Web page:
From Heaven Above to Earth I Come

Representative Text

1 From heav'n above to earth I come,
to bear good news to ev'ry home;
glad tidings of great joy I bring
whereof I now will say and sing:

2 To you, this night, is born a Child
of Mary, chosen mother mild;
this tender Child of lowly birth
shall be the joy of all the earth.

3 'Tis Christ our God, who far on high
had heard your sad and bitter cry;
Himself will your Salvation be,
Himself from sin will make you free.

4 Now let us all, with gladsome cheer,
follow the shepherds, and draw near
to see this wondrous Gift of God,
who hath His own dear Son bestowed.

5 Glory to God in highest heav'n,
who unto us His Son has giv'n,
while angels sing, with pious mirth,
a glad New Year to all the earth.

Source: Hymns to the Living God #128

Translator: Catherine Winkworth

Catherine Winkworth is "the most gifted translator of any foreign sacred lyrics into our tongue, after Dr. Neale and John Wesley; and in practical services rendered, taking quality with quantity, the first of those who have laboured upon German hymns. Our knowledge of them is due to her more largely than to any or all other translators; and by her two series of Lyra Germanica, her Chorale Book, and her Christian Singers of Germany, she has laid all English-speaking Christians under lasting obligation." --Annotations of the Hymnal, Charles Hutchins, M.A., 1872… Go to person page >

Author: Martin Luther

Luther, Martin, born at Eisleben, Nov. 10, 1483; entered the University of Erfurt, 1501 (B.A. 1502, M.A.. 1503); became an Augustinian monk, 1505; ordained priest, 1507; appointed Professor at the University of Wittenberg, 1508, and in 1512 D.D.; published his 95 Theses, 1517; and burnt the Papal Bull which had condemned them, 1520; attended the Diet of Worms, 1521; translated the Bible into German, 1521-34; and died at Eisleben, Feb. 18, 1546. The details of his life and of his work as a reformer are accessible to English readers in a great variety of forms. Luther had a huge influence on German hymnody. i. Hymn Books. 1. Ellich cristlich lider Lobgesang un Psalm. Wittenberg, 1524. [Hamburg Library.] This contains 8 German h… Go to person page >

Text Information

First Line: From Heaven above to earth I come To bear good news to every home
Title: From Heaven Above to Earth I Come
German Title: Von Himmel hoch, da komm' ich her
Author: Martin Luther (1535)
Translator: Catherine Winkworth
Language: English
Copyright: Public Domain


Scripture References: all st. = Luke 2:10-14 Written by Martin Luther (PHH 336) for his family's Christmas Eve devotions, this text (originally "Vom Himmel hoch da komm ich her") was first published in Joseph Klug's (PHH 126) Geistliche Lieder (1535) in fifteen stanzas. Luther intended that stanzas 1-7 be sung by a man dressed as an angel and stanzas 8-15 by children. As the basis for his first stanza, Luther revised the old folk song "Aus Fremden Landenkomm ich hier." Also called a "garland" song, "Aus Fremden" was used traditionally as a chorus in a game of riddles that involved the taking of garlands if a riddle was not solved. The English translation is primarily the work of Catherine Winkworth (PHH 194), from her Lyra Germanica (1855). However, numerous hymnal editors have revised her translation. From the original fifteen stanzas the Psalter Hymnal Revision Committee chose to include five-the familiar narrative stanzas based on Luke 2:10-14. Stanzas 1-4 contain the angels' words to the shepherds. Stanza 5 is the angel chorus (Luke 2:14), which we all sing as we share in the shepherds' and angels' joy. (For a similar narrative Christmas hymn on the same biblical text, see 215.) Liturgical Use: Christmas Day worship service; Christmas festival of lessons and carols, especially with the dramatic performance style Luther intended (suggested above); church school programs. --Psalter Hymnal Handbook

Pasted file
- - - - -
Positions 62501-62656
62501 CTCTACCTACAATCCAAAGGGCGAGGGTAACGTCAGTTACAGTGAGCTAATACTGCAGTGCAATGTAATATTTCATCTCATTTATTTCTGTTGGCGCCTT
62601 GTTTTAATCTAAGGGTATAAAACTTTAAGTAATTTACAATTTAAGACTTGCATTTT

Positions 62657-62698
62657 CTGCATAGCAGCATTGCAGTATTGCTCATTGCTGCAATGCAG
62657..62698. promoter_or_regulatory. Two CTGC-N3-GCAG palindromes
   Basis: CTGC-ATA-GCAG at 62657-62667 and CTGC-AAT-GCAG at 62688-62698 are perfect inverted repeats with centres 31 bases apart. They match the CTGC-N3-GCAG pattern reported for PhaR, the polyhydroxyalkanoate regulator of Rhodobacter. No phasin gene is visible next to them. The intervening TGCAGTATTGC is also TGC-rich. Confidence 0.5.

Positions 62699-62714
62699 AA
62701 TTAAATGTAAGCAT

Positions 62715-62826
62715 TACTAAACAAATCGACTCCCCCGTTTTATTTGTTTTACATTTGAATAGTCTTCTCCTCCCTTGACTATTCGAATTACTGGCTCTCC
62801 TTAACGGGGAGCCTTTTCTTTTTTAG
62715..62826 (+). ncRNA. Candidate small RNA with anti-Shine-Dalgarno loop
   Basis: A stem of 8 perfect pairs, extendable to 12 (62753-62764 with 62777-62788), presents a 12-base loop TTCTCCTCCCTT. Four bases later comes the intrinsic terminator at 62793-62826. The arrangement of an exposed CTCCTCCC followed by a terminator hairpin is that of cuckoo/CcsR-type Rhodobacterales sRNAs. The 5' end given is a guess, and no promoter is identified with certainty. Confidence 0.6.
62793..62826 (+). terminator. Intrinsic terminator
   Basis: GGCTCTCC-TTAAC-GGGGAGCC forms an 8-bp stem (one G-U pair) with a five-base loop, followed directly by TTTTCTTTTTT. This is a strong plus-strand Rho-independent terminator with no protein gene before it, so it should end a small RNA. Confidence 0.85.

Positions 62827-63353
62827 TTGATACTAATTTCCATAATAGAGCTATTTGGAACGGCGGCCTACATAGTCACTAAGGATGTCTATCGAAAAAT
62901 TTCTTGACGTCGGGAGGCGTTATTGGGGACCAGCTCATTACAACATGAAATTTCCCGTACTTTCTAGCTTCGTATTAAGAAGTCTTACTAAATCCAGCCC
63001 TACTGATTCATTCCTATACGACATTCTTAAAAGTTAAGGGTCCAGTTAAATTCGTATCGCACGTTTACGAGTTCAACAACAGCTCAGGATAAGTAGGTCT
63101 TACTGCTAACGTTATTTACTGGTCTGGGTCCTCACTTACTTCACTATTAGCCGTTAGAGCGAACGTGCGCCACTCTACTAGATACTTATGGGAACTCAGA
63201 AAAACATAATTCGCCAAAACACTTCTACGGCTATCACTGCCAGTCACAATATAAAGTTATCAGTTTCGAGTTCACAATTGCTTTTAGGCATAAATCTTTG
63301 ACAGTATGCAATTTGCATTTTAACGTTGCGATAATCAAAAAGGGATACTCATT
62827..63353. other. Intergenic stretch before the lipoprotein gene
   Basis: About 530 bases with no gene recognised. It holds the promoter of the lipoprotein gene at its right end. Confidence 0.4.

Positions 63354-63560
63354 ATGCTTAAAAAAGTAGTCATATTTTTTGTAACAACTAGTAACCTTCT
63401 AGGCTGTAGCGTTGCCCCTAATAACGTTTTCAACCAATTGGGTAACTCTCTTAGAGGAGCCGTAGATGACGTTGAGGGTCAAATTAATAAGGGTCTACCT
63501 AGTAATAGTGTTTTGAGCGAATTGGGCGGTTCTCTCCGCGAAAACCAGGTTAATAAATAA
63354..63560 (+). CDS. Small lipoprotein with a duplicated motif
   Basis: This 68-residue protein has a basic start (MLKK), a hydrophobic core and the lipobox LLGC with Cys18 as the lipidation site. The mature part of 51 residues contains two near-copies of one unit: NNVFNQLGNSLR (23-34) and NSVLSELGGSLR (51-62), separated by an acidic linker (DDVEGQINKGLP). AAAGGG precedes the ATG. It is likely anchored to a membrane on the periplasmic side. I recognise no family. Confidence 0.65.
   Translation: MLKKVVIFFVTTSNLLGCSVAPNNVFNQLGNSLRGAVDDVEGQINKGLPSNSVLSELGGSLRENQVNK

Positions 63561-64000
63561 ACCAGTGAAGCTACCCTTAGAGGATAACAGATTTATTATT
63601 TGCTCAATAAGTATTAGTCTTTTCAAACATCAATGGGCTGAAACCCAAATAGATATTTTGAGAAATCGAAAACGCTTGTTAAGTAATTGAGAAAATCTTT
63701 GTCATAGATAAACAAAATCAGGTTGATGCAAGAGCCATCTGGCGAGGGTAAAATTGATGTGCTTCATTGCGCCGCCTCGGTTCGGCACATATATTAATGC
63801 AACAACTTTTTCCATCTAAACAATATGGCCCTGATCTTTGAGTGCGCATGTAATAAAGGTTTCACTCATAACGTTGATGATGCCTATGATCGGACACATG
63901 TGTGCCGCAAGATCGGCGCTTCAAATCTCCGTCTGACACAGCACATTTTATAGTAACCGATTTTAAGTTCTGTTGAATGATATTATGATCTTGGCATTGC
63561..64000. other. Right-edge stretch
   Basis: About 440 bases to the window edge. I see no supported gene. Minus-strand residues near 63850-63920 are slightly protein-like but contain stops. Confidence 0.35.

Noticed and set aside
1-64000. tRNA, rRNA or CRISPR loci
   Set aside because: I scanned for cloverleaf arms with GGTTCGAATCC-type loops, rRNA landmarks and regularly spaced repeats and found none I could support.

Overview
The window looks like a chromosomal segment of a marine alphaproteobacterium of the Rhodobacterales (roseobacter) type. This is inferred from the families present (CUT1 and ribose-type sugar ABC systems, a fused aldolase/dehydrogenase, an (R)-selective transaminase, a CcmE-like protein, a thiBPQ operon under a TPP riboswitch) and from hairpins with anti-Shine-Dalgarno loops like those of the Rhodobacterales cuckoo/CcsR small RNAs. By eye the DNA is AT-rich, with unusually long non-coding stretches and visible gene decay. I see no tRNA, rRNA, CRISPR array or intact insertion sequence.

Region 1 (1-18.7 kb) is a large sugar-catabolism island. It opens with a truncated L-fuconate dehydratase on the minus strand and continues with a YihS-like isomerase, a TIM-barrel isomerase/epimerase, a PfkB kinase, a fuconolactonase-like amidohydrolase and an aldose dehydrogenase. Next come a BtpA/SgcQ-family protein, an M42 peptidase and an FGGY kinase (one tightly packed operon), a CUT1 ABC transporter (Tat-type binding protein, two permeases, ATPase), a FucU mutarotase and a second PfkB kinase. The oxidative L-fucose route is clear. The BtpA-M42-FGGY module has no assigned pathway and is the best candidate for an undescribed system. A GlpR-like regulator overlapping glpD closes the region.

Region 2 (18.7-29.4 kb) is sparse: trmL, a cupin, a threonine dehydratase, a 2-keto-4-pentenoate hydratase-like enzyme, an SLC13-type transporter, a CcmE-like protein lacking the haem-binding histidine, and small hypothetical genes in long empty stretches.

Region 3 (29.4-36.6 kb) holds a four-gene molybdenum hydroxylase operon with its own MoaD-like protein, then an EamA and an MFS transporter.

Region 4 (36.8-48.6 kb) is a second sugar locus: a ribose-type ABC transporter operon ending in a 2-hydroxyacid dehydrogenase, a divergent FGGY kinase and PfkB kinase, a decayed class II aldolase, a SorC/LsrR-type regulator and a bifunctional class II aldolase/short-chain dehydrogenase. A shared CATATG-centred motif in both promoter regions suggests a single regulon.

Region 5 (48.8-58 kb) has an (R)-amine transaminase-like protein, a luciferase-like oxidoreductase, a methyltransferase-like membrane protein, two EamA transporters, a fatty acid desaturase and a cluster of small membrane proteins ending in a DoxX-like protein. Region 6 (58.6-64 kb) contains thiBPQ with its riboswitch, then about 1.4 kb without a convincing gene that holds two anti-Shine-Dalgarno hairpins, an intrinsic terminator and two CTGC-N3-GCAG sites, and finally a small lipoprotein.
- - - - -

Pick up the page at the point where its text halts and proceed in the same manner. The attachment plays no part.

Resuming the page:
Initially Luther used the folk melody associated with his first stanza as the tune for this hymn. Later he composed this new tune for his text. VOM HIMMEL HOCH was first published in Valentin Schumann's Geistliche Lieder in 1539. Johann S. Bach (PHH 7) used Luther's melody in three places in his wel…

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